Welcome to this week’s Reno News & Review.
I hope y’all are finding some warmth and comfort. Winter might not officially begin for a week or so, but judging by the cold, the frost, and the 4:30 p.m. sunsets, it’s here.
Find some warmth. Preferably by a fire, but take what you can get. It’s a great time to get caught up on your reading, and, if you’re feeling ambitious, your writing. (I’ve got about 40 writing projects I hope to work on this winter. We’ll see how that goes.)
A great warmup exercise for any writer, whether aspiring, inspired or dispirited, is to write something with a specific set of limitations, like a haiku, or, even better, write a 95-word short story.
And then, once you’ve written your perfect story, send it to us at firstname.lastname@example.org with the subject line “Fiction 2020” before Jan. 15. All the incomparable glory of seeing your name in print in a local newspaper could be yours.
We’ve been hosting this microfiction contest for years, and it’s our second-most popular annual tradition. (Best of Northern Nevada, of course, is number-one.) Here’s the most important rule: the story must be exactly 95 words long. For other rules and guidelines, check out the promo on page 12 of this issue.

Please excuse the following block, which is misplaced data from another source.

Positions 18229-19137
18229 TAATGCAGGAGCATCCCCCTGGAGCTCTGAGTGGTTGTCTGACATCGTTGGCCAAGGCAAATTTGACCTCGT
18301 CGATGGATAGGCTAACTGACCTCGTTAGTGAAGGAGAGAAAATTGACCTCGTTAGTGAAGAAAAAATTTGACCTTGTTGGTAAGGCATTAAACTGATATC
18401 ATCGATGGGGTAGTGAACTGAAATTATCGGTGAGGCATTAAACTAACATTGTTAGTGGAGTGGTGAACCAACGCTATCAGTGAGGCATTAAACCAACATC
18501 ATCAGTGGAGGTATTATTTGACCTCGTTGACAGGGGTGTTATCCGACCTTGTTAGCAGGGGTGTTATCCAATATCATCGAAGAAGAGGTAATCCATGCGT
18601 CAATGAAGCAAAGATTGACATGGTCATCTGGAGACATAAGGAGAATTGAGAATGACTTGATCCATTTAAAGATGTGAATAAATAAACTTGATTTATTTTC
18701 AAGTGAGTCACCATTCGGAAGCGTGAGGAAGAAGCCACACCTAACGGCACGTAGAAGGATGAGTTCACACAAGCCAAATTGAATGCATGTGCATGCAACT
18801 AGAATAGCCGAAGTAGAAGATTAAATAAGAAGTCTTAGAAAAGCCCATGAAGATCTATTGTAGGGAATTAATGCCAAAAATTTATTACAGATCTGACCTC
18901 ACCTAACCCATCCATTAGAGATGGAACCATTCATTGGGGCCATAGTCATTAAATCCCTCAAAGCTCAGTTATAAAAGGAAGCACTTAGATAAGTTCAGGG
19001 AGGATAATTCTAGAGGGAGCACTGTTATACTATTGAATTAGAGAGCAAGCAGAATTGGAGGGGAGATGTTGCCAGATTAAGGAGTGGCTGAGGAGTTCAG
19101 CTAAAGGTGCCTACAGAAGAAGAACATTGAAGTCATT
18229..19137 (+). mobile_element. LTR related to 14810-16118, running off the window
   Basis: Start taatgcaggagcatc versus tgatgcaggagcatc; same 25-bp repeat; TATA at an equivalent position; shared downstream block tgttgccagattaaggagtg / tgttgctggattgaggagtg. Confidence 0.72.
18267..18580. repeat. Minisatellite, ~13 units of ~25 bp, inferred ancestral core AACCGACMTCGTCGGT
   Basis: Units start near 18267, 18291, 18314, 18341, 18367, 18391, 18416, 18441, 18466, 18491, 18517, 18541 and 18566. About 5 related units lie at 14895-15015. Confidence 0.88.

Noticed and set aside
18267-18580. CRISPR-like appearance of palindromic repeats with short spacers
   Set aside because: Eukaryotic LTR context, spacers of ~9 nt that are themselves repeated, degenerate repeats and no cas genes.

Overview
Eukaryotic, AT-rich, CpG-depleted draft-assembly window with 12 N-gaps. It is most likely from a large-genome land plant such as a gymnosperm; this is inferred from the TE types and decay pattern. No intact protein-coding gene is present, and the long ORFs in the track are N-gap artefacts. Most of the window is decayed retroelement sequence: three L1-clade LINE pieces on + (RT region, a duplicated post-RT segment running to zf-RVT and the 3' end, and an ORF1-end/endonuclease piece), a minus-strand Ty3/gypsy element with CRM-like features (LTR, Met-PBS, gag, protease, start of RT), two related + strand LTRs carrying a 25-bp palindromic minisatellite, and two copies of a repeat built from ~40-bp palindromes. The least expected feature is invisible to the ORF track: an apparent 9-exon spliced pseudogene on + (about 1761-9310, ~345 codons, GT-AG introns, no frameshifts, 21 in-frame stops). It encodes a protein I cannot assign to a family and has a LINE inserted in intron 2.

We like stories that have a beginning, a middle and an end. We also like stories with proper spelling and grammar. And, personally, I like stories with a little humor. Here’s a sample story I wrote after an uncomfortable nap over the weekend:
Lisa Lautner loved bananas. As a child, she loved bananas so much that her father called her “little monkey” and made silly monkey sounds.
As an adult, Lisa once dropped a peel on a hiking trail.
“Lisa, don’t litter!” her friend said. “Besides, isn’t tha t a safety hazard?”
“Ridiculous. Nobody slips on bananas. That only happens in cartoons.”
Lisa said this in front of her toddler, and later, when she inevitably slipped on a peel at the top of the stairs, as she tumbled, she could hear her father’s gentle mocking: “ooh, ooh, ah, ah!”